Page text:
Another option is to transport the gas to Egypt by connecting the Israeli transmission system to its Egyptian counterpart, the statement said.

Supply from Tamar will start as soon as the infrastructure for its transport is in place, the companies said, while that from Leviathan will start as soon as production starts from the well. Supply will continue until the amounts agreed upon are supplied or until December 2030, whichever comes first, the companies said.

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“We are at an important milestone on the road to realizing our collective vision and dream of making Israel a significant exporter of gas to countries in the region,” said Yitzhak Tshuva, the controlling shareholder of Delek Group, which controls Delek Drilling. “The agreement will strengthen the relationships between Israel and its neighbors and increase economic cooperation between them.”

Dolphinus is a natural gas trade company which is planning to supply gas to large industrial and commercial consumers in Egypt.

Noble Energy holds 39.66 percent of Leviathan and a 32.5% stake in Tamar. Delek Drilling holds 45.34% stake in Leviathan and 22% stake in Tamar. Ratio Oil Exploration (1992) Ltd. Partnership holds a 15% stake in Leviathan. Isramco Negev 2 LP holds a 28.75% stake in Tamar.

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Delek-Noble Energy – Israel, A Leviathan of a Profiteering Venture…

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Delek-Noble Energy announces $500m deal to allow Israeli gas exports to Egypt

US-Israeli consortium and Egyptian gas company buy 39% of disused underwater gas pipeline connecting Ashkelon to northern Sinai

 

A US-Israeli consortium leading the development of Israel’s offshore gas reserves announced Thursday a deal that would enable the export of natural gas to Egypt.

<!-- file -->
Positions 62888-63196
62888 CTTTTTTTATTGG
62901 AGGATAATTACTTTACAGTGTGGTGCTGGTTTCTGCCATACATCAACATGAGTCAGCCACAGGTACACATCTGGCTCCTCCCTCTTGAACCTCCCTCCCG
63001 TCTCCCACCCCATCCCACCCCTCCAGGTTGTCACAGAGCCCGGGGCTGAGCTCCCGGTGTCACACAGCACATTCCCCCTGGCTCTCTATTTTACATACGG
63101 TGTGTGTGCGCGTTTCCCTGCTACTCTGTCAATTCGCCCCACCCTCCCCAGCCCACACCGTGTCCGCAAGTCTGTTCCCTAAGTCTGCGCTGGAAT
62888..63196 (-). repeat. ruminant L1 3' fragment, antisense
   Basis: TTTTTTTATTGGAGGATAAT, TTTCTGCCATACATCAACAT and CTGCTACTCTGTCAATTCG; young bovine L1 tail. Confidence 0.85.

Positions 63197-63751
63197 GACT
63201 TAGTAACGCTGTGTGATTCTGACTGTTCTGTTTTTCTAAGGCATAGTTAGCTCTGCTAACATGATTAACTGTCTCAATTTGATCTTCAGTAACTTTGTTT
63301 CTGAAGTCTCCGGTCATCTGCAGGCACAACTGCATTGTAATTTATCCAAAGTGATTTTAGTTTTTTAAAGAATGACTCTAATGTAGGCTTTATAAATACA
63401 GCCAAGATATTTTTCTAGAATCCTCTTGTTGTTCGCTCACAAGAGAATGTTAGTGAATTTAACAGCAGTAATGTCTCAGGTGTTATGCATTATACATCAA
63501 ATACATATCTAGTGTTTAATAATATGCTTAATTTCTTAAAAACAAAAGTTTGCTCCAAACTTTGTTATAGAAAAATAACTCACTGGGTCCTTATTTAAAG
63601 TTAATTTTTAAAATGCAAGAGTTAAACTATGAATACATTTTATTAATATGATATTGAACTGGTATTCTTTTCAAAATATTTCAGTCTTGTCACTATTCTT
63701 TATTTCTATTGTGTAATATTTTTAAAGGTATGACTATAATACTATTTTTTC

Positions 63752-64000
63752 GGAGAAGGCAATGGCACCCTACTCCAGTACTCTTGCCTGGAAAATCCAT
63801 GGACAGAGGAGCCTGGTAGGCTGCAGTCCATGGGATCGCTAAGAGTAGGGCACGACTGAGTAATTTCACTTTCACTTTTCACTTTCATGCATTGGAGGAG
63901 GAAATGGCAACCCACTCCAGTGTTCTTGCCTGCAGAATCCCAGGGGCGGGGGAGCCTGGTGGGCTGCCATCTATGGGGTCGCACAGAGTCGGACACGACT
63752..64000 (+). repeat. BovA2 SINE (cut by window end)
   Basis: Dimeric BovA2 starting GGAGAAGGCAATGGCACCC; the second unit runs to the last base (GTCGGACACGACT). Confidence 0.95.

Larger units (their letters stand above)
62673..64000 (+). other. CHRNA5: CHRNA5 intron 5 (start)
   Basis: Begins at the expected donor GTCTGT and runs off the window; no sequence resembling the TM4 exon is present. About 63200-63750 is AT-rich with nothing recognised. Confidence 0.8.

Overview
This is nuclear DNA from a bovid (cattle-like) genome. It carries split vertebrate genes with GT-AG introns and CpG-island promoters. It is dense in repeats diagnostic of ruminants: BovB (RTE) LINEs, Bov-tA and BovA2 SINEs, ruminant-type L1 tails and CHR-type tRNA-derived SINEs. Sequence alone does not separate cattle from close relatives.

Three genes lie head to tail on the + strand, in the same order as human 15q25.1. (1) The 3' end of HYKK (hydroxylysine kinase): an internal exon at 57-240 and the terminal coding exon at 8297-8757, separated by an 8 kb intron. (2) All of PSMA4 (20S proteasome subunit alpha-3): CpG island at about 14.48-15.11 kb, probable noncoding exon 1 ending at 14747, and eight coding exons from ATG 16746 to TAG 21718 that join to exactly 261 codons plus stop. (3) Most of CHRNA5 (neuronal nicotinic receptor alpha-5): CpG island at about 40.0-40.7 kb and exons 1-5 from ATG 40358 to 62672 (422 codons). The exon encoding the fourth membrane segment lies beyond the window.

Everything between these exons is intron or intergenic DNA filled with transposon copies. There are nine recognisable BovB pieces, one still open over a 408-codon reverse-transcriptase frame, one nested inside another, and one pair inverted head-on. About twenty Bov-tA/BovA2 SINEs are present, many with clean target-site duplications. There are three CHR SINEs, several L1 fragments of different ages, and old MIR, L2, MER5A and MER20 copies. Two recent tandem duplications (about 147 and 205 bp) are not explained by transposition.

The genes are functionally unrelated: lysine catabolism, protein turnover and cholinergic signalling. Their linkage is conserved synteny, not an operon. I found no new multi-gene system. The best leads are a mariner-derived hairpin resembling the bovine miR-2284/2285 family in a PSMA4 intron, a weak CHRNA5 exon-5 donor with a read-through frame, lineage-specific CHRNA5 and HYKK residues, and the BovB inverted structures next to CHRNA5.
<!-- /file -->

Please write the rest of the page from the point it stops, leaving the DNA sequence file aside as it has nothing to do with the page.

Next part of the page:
Noble Energy and its Israeli partner Delek, along with Egyptian East Gas Company, bought 39 percent of a disused pipeline connecting the Israeli coastal city of Ashkelon with the north Sinai.

The consortium paid $518 million for the interest in the East Mediterranean Gas Company pipeline.

The mainly undersea pipeline will be used to transport natural gas from the Tamar and Leviathan reservoirs to Egypt from as early as 2019, allowing a 10-year $15 billion deal signed in February with Egypt’s Dolphinus to move forward, Delek said in a statement.

It will be the first time Egypt, which in 1979 became the first Arab country to sign a peace treaty with Israel, imports gas from its neighbor.

Israel had bought gas from Egypt but land sections of the pipeline were repeatedly targeted by Sinai jihadists in 2011 and 2012, and soaring demand meant Egypt could use the gas domestically.

Israel had bought gas from Egypt but land sections of the pipeline were repeatedly targeted by Sinai jihadists in 2011 and 2012, and soaring demand meant Egypt could use the gas domestically.

Delek CEO Yossi Abu called the pipeline purchase “the most significant milestone for the Israeli gas market since the discoveries” of the reservoirs.

“The Leviathan reservoir is becoming the Mediterranean basin’s primary energy anchor, with customers in Israel, Egypt and Jordan,” he said.

In September 2016, Jordan struck a deal to buy 300 million cubic feet (8.5 million cubic meters) of Israeli gas per day over 15 years, an agreement estimated to be worth $10 billion.

Israel has limited natural resources but in the past few years it has discovered major gas fields off its coast and is building the infrastructure needed to tap them.

Tamar, which began production in 2013, has estimated reserves of up to 238 billion cubic meters (8.4 trillion cubic feet).

Leviathan, discovered in 2010 and set to begin production in 2019, is estimated to hold 535 billion cubic meters (18.9 trillion cubic feet) of natural gas, along with 34.1 million barrels of condensate.

Israel hopes its gas reserves will give the country energy independence and the prospect of becoming a supplier for Europe as well as forging strategic ties within the region.